(if`reuse.auc=FALSE`

) and`txtProgressBar`

(only`char`

and`style`

) if applicable.

##### Details

The `var`

function computes the variance of the AUC of a ROC
curve. It is typically called with the roc object of
interest. Two methods are available: “delong” and
“bootstrap” (see “Computational
details” section below).

The default is to use “delong” method except for with partial AUC and smoothed curves where “bootstrap” is employed. Using “delong” for partial AUC and smoothed ROCs is not supported.

For smoothed ROC curves, smoothing is performed again at each
bootstrap replicate with the parameters originally provided.
If a density smoothing was performed with user-provided
`density.cases`

or `density.controls`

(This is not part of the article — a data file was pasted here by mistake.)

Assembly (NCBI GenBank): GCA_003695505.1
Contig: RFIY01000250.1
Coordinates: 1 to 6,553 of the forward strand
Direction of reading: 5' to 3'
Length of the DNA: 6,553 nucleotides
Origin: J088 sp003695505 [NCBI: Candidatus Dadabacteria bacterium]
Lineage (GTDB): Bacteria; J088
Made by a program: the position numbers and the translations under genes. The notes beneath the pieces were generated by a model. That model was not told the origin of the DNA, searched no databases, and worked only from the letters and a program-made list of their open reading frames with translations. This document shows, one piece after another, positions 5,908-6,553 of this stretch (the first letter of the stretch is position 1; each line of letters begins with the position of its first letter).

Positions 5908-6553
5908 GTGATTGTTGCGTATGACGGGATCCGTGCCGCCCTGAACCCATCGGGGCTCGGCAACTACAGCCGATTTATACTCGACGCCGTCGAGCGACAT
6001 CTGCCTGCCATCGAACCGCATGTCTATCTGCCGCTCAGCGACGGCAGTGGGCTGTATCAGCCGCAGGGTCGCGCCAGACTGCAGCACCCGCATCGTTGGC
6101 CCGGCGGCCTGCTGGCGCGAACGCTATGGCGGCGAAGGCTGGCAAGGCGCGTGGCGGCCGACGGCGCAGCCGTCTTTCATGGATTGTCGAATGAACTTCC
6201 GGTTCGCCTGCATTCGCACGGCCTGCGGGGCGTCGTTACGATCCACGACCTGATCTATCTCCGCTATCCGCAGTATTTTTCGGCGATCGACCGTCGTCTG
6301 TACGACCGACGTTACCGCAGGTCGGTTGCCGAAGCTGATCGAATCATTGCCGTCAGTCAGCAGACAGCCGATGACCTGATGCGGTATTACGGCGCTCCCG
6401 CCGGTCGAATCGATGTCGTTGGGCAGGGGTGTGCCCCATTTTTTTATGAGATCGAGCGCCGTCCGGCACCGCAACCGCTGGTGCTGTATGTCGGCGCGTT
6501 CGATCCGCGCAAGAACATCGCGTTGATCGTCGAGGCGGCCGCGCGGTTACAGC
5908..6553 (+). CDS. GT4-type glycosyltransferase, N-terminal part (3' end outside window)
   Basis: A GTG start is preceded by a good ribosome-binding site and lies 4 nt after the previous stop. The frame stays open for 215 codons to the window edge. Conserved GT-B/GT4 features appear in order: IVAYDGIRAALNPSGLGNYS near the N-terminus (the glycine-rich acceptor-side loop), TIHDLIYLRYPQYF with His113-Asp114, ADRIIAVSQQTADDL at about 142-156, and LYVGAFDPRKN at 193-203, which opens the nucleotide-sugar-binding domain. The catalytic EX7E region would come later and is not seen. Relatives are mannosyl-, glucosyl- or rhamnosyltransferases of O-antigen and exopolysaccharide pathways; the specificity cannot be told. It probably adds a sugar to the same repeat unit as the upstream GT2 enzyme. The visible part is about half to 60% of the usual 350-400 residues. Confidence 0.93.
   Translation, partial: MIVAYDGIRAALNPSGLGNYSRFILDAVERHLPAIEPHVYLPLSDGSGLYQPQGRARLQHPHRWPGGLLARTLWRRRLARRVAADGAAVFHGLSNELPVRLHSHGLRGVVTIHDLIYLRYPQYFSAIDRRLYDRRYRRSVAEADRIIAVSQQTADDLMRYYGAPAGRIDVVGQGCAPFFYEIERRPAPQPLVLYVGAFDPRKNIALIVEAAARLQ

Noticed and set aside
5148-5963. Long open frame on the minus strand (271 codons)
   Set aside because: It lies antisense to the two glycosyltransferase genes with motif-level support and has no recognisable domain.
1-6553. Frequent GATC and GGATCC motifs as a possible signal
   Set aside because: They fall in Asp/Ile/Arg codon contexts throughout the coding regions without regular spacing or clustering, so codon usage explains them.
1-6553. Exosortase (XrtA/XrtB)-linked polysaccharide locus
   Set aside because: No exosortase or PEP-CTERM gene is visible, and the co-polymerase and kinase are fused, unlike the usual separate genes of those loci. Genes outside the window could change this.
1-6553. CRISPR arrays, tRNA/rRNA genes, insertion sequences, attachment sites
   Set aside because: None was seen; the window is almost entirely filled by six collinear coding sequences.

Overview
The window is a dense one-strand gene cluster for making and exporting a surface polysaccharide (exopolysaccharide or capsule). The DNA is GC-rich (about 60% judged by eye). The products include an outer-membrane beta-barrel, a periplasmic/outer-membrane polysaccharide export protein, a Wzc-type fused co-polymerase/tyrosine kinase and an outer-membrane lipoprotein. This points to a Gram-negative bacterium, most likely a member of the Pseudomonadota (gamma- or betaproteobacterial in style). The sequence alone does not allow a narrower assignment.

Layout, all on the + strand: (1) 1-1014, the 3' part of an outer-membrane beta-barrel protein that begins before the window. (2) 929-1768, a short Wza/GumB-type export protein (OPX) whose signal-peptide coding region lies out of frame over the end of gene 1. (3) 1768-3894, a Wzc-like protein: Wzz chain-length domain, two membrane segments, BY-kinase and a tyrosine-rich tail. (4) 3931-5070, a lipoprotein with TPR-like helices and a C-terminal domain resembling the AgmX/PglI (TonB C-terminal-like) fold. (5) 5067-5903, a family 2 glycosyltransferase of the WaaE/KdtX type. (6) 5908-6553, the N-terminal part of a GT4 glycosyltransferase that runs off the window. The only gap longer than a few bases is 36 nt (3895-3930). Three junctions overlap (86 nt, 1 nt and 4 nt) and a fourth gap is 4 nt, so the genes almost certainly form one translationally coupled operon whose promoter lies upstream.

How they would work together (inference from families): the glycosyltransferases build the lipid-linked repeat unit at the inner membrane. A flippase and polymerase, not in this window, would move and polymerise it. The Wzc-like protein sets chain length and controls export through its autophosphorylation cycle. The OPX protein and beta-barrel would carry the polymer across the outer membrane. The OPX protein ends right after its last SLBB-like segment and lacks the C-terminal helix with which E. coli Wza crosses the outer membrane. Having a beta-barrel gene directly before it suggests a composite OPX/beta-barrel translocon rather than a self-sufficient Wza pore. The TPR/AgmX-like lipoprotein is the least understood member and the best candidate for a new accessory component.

the bootstrap cannot
be performed and an error is issued.

`var.default`

forces the usage of the
`var`

function in the stats package, so
that other code relying on `var`

should continue to function
normally.

##### Value

The numeric value of the variance.

##### AUC specification

`var`

needs a specification of the AUC to compute
the variance of the AUC of the ROC curve.
The specification is defined by:

the “auc” field in the “roc” objects if

`reuse.auc`

is set to`TRUE`

(default)passing the specification to

`auc`

with … (arguments`partial.auc`

,`partial.auc.correct`

and`partial.auc.focus`

). In this case, you must ensure either that the`roc`

object do not contain an`auc`

field (if you called`roc`

with`auc=FALSE`

), or set`reuse.auc=FALSE`

.

If `reuse.auc=FALSE`

the `auc`

function will always
be called with `…`

to determine the specification, even if
the “roc” objects do contain an `auc`

field.

As well if the “roc” objects do not contain an `auc`

field, the `auc`

function will always be called with
`…`

to determine the specification.